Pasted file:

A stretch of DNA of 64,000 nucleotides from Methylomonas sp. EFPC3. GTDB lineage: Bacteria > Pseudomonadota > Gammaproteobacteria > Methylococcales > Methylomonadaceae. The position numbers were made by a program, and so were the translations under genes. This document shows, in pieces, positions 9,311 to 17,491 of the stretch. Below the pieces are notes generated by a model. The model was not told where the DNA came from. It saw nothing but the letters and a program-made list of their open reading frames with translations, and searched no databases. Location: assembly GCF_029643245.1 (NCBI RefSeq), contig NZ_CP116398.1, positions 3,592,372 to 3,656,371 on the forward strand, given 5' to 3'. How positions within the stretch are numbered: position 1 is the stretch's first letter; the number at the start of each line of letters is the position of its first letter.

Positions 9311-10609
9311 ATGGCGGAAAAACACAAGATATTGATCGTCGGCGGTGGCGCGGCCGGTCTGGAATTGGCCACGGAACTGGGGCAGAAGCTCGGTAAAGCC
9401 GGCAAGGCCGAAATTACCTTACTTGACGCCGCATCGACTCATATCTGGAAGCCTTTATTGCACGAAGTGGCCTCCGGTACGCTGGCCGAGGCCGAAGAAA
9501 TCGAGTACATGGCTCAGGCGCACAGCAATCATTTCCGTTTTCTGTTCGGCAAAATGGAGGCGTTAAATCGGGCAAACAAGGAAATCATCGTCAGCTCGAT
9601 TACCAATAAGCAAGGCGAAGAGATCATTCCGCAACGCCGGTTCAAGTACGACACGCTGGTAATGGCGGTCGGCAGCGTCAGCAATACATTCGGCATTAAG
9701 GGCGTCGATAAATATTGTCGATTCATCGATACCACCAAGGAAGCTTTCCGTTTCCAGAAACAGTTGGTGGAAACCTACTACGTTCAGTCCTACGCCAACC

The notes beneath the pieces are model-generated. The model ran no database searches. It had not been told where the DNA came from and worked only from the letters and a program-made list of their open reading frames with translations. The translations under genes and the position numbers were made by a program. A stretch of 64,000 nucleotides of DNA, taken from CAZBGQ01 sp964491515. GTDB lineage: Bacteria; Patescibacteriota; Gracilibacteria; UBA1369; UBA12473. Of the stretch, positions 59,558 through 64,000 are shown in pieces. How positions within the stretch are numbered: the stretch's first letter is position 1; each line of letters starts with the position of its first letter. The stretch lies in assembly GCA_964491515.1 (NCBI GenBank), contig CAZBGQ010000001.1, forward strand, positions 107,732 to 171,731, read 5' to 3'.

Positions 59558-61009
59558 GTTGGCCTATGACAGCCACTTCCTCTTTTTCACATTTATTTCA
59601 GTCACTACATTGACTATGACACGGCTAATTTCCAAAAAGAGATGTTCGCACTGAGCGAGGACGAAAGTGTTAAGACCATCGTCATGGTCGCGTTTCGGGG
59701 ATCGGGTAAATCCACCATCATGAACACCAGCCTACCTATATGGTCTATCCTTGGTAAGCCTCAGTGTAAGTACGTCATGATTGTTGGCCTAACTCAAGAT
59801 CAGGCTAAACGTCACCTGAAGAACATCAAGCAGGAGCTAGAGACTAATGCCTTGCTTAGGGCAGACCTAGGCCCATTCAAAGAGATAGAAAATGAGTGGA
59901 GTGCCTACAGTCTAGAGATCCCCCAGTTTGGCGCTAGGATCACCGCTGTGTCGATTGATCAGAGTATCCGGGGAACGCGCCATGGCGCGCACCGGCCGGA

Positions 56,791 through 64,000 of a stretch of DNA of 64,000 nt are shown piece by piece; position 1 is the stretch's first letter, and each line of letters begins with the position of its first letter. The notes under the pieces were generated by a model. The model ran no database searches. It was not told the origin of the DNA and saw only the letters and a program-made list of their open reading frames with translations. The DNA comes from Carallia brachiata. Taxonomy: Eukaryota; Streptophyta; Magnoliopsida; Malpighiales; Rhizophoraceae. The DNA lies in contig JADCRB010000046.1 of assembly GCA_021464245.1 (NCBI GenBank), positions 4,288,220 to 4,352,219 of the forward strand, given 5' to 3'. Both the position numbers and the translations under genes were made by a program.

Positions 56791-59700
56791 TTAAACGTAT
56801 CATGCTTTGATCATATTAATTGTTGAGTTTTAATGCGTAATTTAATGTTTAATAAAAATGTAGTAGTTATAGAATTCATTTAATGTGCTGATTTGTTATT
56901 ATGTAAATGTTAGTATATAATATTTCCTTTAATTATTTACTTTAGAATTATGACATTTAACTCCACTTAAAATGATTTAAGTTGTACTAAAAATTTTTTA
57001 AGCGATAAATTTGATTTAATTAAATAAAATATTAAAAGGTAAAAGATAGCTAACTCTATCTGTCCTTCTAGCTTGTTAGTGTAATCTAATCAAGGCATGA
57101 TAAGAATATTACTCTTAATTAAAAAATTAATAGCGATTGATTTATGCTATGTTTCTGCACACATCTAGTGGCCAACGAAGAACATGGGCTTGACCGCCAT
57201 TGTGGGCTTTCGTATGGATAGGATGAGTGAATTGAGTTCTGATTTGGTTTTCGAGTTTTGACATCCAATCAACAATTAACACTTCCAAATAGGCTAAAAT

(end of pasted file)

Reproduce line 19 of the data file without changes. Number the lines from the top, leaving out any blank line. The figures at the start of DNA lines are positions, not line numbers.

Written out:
56901 ATGTAAATGTTAGTATATAATATTTCCTTTAATTATTTACTTTAGAATTATGACATTTAACTCCACTTAAAATGATTTAAGTTGTACTAAAAATTTTTTA